For fishing hard bottoms, rock and shellbeds in casting situations, jigs that maintain the hook in an upright position are often preferrable, like stand up and/or Football head jigs. For swimming, punching and/or flipping, a more narrow head design will slide through cover much easier. The huge variety of head designs can each have their place and time depending on where and how the fish are positioned.

Are trailers required and what advantages do they add?
IMO, YES and the shape, style, length and colors can be varied accordingly depending on the changing preference of the fish.

Here are my thoughts on this:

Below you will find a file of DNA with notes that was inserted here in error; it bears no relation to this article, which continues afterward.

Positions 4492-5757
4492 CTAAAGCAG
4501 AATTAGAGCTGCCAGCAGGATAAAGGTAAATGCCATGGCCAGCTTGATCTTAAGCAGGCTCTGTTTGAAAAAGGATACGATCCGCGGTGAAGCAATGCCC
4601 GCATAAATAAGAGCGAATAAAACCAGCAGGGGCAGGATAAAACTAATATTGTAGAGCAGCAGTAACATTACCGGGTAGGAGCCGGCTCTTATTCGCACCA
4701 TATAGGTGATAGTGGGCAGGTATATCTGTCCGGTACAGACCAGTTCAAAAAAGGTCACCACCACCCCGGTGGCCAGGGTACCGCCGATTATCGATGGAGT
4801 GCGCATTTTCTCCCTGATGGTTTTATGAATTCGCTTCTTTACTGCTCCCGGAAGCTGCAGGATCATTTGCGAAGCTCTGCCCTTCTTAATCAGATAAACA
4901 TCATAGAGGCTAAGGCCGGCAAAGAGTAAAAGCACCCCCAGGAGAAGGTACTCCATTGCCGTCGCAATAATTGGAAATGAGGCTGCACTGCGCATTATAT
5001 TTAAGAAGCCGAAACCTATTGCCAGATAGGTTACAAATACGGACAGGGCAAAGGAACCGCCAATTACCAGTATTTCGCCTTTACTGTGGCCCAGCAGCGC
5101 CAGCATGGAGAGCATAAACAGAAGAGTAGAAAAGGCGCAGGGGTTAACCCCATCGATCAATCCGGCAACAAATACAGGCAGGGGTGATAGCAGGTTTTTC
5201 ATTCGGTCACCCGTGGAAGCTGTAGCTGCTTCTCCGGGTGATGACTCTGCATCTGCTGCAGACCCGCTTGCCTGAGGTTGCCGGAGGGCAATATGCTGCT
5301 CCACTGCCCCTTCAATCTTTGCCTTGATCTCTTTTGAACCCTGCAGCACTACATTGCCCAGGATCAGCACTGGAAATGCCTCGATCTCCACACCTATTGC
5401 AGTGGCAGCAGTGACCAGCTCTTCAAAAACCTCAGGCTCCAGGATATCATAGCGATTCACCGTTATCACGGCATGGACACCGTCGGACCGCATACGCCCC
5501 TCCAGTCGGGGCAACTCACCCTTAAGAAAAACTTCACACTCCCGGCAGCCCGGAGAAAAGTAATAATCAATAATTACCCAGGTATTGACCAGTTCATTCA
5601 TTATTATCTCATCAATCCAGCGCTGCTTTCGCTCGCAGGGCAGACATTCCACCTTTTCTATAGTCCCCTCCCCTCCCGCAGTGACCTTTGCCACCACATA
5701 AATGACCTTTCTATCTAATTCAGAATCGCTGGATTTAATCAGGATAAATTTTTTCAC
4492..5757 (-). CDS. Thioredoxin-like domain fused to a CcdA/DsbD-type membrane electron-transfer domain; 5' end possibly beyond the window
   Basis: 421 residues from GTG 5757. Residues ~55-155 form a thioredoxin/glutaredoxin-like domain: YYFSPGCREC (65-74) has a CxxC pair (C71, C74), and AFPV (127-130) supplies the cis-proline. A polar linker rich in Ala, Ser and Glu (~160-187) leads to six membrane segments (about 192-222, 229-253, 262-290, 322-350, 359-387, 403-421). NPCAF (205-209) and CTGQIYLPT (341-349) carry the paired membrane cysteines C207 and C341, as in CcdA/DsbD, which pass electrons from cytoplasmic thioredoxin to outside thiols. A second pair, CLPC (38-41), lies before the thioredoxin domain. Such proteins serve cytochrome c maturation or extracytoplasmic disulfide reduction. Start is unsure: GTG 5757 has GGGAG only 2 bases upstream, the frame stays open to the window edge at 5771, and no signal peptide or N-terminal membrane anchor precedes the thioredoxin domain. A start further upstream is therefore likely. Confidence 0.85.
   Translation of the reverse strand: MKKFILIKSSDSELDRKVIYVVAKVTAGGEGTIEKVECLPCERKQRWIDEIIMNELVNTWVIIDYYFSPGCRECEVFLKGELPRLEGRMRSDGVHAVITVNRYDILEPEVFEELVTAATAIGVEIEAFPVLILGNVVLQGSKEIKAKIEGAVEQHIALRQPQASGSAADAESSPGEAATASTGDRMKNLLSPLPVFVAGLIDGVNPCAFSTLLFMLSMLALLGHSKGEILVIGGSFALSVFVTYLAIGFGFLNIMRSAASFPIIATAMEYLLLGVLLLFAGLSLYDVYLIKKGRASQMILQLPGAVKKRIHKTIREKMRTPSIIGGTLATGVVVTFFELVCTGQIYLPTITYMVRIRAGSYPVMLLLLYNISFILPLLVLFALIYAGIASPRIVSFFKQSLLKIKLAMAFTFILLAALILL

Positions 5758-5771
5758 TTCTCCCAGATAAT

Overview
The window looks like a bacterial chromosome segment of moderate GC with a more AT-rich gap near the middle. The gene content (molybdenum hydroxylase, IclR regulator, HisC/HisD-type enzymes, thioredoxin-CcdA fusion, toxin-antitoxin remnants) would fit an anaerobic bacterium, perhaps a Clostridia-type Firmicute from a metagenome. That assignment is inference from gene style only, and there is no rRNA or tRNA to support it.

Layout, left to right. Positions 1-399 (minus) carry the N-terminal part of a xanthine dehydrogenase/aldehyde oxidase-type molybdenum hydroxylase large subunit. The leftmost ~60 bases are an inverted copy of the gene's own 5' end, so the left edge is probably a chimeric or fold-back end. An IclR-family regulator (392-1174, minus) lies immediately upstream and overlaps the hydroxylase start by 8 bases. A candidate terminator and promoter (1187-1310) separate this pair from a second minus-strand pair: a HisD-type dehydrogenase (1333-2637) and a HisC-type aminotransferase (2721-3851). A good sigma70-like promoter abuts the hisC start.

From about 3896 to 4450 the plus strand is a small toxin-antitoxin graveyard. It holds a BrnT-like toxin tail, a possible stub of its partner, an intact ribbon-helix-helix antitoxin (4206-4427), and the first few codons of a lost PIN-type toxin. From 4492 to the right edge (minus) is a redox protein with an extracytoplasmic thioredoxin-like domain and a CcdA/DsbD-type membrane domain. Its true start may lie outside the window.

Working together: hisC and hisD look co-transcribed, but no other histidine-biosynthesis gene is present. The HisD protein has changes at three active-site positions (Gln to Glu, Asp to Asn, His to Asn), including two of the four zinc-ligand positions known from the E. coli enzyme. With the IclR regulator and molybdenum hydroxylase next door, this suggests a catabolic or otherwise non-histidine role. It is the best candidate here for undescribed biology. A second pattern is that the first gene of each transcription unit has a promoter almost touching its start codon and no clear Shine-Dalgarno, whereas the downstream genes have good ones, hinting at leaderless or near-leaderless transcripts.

Although it is not what many have preached in the past and possibly different than some still believe today, I have found from many yrs of jig fishing and beside some of the best in the business, that most often regardless of water temps the additional bait action of the trailer during the fall or with minimum movement of the rod tip, makes a bass eat faster! When fishing jigs, soft plastics or other slow style bottom bumpers in cold conditions and when fish are more dormant, I’ve found that the speed that I move my bait or the speed that I cover any given piece of fish holding structure determines my bite success and not because of less action from my chosen bait. When we find fish in colder conditions, it’s important to be closer to them with our presentation for a slightly longer period of time, to allow them to become aware of the baits presence, and any additional action of the bait while slowly searching the area only speeds up this process. In fact many times, once a given group of fish are disturbed by one of them eating, often the rest of them wake up and become more eager to eat as well! It’s about our bait or presentation disturbing their slumber enough to get them to strike, and seductive action on the baits during minimal rod tip movement provides ALIVE like action even with our slower more diligent searching presentation.